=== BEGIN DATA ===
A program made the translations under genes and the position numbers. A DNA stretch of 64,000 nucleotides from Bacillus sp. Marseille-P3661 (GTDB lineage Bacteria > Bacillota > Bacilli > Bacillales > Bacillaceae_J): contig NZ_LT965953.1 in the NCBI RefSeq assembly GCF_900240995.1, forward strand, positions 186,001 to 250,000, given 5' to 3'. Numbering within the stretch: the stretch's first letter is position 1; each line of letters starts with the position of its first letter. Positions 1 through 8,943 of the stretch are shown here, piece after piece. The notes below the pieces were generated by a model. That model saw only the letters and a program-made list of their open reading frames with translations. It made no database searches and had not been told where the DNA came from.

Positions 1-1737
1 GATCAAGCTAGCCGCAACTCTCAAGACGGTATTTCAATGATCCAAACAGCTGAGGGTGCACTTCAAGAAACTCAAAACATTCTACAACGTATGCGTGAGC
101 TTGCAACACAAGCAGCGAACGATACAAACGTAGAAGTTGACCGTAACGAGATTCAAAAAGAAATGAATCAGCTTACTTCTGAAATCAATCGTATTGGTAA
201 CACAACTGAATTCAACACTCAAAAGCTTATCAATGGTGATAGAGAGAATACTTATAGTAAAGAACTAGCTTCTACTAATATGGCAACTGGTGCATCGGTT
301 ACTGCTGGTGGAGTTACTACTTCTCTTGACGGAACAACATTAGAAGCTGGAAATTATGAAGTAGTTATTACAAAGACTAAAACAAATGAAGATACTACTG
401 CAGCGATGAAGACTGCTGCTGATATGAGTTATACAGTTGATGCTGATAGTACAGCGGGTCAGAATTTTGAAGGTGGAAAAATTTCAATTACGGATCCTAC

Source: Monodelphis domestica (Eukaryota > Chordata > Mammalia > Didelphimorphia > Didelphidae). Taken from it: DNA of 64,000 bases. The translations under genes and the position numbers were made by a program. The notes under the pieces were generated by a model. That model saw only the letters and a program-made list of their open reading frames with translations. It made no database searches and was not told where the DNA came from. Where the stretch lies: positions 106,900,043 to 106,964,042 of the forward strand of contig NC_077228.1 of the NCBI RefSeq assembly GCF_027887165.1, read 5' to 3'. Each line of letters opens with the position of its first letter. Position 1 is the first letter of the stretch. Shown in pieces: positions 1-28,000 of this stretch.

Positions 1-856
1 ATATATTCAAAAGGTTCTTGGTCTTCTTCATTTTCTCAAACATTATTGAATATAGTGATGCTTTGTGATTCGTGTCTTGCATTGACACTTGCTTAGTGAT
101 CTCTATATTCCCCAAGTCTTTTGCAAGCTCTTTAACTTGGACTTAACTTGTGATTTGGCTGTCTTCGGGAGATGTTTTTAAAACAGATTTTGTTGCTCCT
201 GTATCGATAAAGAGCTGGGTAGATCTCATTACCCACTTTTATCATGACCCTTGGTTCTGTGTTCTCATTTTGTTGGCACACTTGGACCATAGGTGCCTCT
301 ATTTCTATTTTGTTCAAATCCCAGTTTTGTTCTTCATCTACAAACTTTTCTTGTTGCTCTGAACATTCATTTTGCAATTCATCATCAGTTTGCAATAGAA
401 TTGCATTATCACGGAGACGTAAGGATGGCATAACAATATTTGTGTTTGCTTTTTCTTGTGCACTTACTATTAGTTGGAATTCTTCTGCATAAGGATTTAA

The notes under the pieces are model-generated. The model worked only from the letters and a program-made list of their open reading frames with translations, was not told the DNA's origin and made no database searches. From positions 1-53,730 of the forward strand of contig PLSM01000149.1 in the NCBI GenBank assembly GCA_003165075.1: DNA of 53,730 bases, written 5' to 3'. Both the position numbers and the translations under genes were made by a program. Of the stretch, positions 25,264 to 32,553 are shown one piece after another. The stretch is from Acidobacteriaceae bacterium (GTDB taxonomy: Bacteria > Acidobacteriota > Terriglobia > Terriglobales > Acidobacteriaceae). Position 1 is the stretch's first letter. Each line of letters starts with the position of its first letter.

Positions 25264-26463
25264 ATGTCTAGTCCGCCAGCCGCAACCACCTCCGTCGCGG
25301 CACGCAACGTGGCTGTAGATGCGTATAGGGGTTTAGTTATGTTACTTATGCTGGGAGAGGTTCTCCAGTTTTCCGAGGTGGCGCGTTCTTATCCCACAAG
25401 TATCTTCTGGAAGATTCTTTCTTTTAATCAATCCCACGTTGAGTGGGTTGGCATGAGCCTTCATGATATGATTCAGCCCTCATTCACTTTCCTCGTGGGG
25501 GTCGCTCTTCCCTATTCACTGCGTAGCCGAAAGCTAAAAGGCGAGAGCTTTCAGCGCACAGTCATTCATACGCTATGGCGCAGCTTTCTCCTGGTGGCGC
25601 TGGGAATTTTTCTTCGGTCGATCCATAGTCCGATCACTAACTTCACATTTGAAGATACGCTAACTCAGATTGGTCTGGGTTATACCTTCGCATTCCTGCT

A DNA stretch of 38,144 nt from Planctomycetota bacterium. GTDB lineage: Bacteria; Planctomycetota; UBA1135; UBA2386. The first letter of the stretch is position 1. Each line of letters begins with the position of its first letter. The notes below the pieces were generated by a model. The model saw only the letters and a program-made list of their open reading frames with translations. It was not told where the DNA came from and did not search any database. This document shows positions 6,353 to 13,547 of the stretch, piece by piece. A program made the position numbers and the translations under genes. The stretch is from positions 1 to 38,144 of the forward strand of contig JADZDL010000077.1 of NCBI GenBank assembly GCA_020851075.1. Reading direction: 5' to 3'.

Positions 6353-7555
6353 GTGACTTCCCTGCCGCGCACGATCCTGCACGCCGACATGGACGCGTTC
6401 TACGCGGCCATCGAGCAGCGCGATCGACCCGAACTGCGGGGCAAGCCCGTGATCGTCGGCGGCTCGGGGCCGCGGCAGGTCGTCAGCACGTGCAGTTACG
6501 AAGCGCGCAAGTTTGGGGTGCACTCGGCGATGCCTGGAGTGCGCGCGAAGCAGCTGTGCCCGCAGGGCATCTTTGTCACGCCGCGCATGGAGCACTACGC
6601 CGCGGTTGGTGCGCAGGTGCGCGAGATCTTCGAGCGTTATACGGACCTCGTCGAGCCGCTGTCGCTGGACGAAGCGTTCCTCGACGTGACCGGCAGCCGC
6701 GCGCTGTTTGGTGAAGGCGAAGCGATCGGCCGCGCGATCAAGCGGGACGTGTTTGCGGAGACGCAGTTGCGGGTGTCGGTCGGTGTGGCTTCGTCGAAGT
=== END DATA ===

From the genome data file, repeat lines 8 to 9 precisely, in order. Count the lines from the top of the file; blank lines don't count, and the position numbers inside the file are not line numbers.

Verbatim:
Source: Monodelphis domestica (Eukaryota > Chordata > Mammalia > Didelphimorphia > Didelphidae). Taken from it: DNA of 64,000 bases. The translations under genes and the position numbers were made by a program. The notes under the pieces were generated by a model. That model saw only the letters and a program-made list of their open reading frames with translations. It made no database searches and was not told where the DNA came from. Where the stretch lies: positions 106,900,043 to 106,964,042 of the forward strand of contig NC_077228.1 of the NCBI RefSeq assembly GCF_027887165.1, read 5' to 3'. Each line of letters opens with the position of its first letter. Position 1 is the first letter of the stretch. Shown in pieces: positions 1-28,000 of this stretch.

Positions 1-856